Silas Marner

ISBN-10: 1416500340

ISBN-13: 9781416500346

Edition: 2005

List price: $4.99
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Description: Enduring Literature Illuminated by Practical Scholarship A young orphan transforms the life of a lonely, embittered man in this novel about faith and society set in nineteenth-century rural England.Each Enriched Classic Edition includes: A concise introduction that gives readers important background information A chronology of the author's life and work A timeline of significant events that provides the book's historical context An outline of key themes and plot points to help readers form their own interpretations Detailed explanatory notes Critical analysis, including contemporary and modern perspectives on the work Discussion questions to promote lively classroom and book group interaction A list of recommended related books and films to broaden the reader's experienceEnriched Classics offer readers affordable editions of great works of literature enhanced by helpful notes and insightful commentary. The scholarship provided in Enriched Classics enables readers to appreciate, understand, and enjoy the world's finest books to their full potential.Series edited by Cynthia Brantley Johnson

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Book details

List price: $4.99
Copyright year: 2005
Publisher: Simon & Schuster
Publication date: 7/1/2005
Binding: Paperback
Pages: 288
Size: 4.50" wide x 7.00" long x 0.75" tall
Weight: 0.286
Language: English

George Eliot was born Mary Ann Evans on a Warwickshire farm in England, where she spent almost all of her early life. She received a modest local education and was particularly influenced by one of her teachers, an extremely religious woman whom the novelist would later use as a model for various characters. Eliot read extensively, and was particularly drawn to the romantic poets and German literature. In 1849, after the death of her father, she went to London and became assistant editor of the Westminster Review, a radical magazine. She soon began publishing sketches of country life in London magazines. At about his time Eliot began her lifelong relationship with George Henry Lewes. A married man, Lewes could not marry Eliot, but they lived together until Lewes's death. Eliot's sketches were well received, and soon after she followed with her first novel, Adam Bede (1859). She took the pen name "George Eliot" because she believed the public would take a male author more seriously. Like all of Eliot's best work, The Mill on the Floss (1860), is based in large part on her own life and her relationship with her brother. In it she begins to explore male-female relations and the way people's personalities determine their relationships with others. She returns to this theme in Silas Mariner (1861), in which she examines the changes brought about in life and personality of a miser through the love of a little girl. In 1863, Eliot published Romola. Set against the political intrigue of Florence, Italy, of the 1490's, the book chronicles the spiritual journey of a passionate young woman. Eliot's greatest achievement is almost certainly Middlemarch (1871). Here she paints her most detailed picture of English country life, and explores most deeply the frustrations of an intelligent woman with no outlet for her aspirations. This novel is now regarded as one of the major works of the Victorian era and one of the greatest works of fiction in English. Eliot's last work was Daniel Deronda. In that work, Daniel, the adopted son of an aristocratic Englishman, gradually becomes interested in Jewish culture and then discovers his own Jewish heritage. He eventually goes to live in Palestine. Because of the way in which she explored character and extended the range of subject matter to include simple country life, Eliot is now considered to be a major figure in the development of the novel. She is buried in Highgate Cemetery, North London, England, next to her common-law husband, George Henry Lewes.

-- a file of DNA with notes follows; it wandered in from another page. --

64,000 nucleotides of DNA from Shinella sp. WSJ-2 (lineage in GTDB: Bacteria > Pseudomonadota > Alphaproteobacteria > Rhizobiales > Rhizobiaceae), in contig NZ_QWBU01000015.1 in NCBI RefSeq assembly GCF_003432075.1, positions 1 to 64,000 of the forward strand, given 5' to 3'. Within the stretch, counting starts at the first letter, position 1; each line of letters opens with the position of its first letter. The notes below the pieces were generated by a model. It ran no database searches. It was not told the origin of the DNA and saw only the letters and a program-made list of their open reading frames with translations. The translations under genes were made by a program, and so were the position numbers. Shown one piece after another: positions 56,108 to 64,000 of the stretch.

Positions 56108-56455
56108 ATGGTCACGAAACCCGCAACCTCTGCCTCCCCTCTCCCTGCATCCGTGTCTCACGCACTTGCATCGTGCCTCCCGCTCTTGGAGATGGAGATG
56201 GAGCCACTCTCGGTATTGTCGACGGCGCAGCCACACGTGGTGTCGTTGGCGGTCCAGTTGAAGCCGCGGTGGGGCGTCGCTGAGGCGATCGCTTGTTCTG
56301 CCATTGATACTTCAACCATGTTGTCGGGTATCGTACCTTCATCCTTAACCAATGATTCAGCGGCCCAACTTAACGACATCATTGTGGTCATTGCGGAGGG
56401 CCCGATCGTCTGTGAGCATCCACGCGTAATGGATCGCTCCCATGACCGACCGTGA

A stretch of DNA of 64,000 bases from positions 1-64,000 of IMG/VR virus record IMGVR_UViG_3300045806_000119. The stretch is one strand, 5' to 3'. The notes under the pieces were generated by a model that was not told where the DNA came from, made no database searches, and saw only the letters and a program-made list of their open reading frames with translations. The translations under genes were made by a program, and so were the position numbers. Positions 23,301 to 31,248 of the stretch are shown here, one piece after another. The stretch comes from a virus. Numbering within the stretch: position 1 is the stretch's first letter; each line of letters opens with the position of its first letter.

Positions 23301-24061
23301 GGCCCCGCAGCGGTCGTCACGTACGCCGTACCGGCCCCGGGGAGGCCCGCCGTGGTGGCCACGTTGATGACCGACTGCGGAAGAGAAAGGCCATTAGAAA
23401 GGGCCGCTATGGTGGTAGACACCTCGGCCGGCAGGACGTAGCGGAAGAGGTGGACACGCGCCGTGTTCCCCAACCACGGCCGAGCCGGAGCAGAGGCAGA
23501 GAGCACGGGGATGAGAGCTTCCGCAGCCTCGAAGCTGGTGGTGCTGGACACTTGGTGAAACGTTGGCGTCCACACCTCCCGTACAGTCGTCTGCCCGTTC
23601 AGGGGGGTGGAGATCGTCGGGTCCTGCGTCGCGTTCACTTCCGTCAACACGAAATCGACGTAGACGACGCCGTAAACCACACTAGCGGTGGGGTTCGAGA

Introduction
Chronology of George Eliot's Life and Work
Historical Context ofSilas Marner
Silas Marner
Notes
Interpretive Notes
Critical Excerpts
Questions for Discussion
Suggestions for the Interested Reader
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